Friday, February 15, 2013

Mushrooms of Hawaii, More Mushrooms!

Don Hemmes, Robert, Karen, and Gillian with her coconut

Since we have been studying mushrooms and exploring amateur mycology for a few years, it follows a natural path that we would like to hunt mushrooms while on vacation. We usually head out to a warm and tropical location during the middle of a New England winter, so we did a little research into the fungi of our destination, the Big Island of Hawaii. A good deal of the fungi on Hawaii are alien, introduced with vegetation and soil from other places, therefore, many of the mushrooms are familiar to us. Only an estimated 17% of fungi are considered native Hawaiian species. Fungi can be found almost all year in the subtropical environments, but the more abundant season is from July through January. Fallen palm leaves and casuarina needles, along with dead wood, coconut husks, lawns, and compost piles of mulch are all good places to look for fruiting mushrooms. We purchased Mushrooms of Hawaii by Don Hemmes and Dennis Desjardin to help us identify  the mushrooms we hoped to find.

Geastrum litchiforme, one releasing spores, the other not opened yet
Upon our arrival to the Big Island in December, we were a bit worried to hear they were experiencing a significant drought. I contacted Don Hemmes, the author of the mushroom guide to ask him for some advice about where to possibly find some fungi. He graciously offered to take us to MacKenzie Park in the Puna district, along the southeastern coast, to do a quick foray. Although he does not teach biology full time at the University of Hawaii Hilo any longer, he still visits many sites and records the fungi present on a monthly basis. Don still participates in and contributes to the study of fungi on Hawaii on the Fungi of the Hawaiian Islands website. We braved winding one-lane roads, rain squalls, and lava tubes to take a walk and find some mushrooms, including the Geastrum litchiforme, the lychee earthstar, and a poisonous Amanita, Amanita marmorata.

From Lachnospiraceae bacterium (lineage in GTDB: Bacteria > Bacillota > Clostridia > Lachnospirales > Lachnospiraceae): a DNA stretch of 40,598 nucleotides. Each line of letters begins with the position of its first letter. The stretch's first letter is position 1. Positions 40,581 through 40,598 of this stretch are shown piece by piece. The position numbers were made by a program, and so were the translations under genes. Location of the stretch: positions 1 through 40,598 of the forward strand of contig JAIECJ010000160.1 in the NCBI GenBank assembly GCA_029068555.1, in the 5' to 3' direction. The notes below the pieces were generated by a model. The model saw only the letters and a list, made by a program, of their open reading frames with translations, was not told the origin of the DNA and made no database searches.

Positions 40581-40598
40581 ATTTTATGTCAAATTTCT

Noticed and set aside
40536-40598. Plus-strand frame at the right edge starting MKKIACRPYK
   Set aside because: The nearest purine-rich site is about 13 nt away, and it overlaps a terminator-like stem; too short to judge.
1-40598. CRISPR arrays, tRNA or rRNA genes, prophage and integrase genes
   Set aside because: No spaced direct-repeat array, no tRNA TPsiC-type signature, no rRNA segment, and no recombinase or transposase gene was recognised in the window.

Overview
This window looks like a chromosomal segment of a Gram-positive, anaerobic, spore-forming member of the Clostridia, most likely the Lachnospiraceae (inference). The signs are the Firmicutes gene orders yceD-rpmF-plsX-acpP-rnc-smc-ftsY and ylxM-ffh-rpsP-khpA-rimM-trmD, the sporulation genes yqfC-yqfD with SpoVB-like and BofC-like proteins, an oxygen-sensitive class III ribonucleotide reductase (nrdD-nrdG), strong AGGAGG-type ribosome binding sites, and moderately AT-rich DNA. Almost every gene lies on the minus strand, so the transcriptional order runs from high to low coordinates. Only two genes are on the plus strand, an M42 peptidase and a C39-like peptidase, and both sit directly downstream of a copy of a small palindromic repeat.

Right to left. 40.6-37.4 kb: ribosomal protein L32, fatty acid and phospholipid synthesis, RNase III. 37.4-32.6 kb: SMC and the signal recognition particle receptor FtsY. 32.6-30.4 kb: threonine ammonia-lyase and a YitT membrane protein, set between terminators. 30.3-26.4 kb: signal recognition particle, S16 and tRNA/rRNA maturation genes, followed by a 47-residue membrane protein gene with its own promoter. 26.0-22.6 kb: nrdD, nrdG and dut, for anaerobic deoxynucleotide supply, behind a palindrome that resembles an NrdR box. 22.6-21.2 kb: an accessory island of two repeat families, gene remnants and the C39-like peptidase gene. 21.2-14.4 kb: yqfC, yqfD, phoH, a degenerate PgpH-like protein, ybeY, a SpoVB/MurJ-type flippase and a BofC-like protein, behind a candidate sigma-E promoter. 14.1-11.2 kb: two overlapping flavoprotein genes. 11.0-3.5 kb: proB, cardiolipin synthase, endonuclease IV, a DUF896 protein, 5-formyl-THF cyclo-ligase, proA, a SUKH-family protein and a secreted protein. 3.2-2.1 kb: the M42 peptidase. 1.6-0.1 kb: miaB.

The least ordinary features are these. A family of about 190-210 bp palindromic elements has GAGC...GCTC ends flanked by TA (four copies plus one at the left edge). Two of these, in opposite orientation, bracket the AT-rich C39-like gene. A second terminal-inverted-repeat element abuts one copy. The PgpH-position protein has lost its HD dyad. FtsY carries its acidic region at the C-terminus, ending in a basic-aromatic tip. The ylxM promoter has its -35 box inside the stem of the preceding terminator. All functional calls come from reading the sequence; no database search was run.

Amanita marmarota

Gymnopus luxurians
Laccaria fraterna

Thelophora terrestris

Tremella fuciformis

Coprinus disseminatus
We also looked for fungi on our own on every hike we took into a forest. We visited the Kipuka Puaulu Bird Park near the Volcano National Park, and found some very large Scizophyllum communes, along with many slow growing conks. In the Waipio Valley, we found a log covered in Corprinus disseminatus and Earliella scabrosa shelves. Further up the coast in the Polulu Valley I came across rather large oysters, Pleurotus species growing from a fallen log on the trailside. At the bases of many of the casuarina trees we found the casuarina conk, Phellinus kawakamii, growing slowly and rotting the ironwood trees.

Earliella scabrosa
While we may have wished our vacation would never end, we did manage to meet a fellow mycologist and hike in many of the Big Island of Hawaii's forests looking for mushrooms. It would seem that myco-tourism is part of our future, since we are enjoying the fungi that we encounter on our travels.

Thursday, February 7, 2013

Wild Edibles in Hawaii - Screwpine Keys and Passionfruit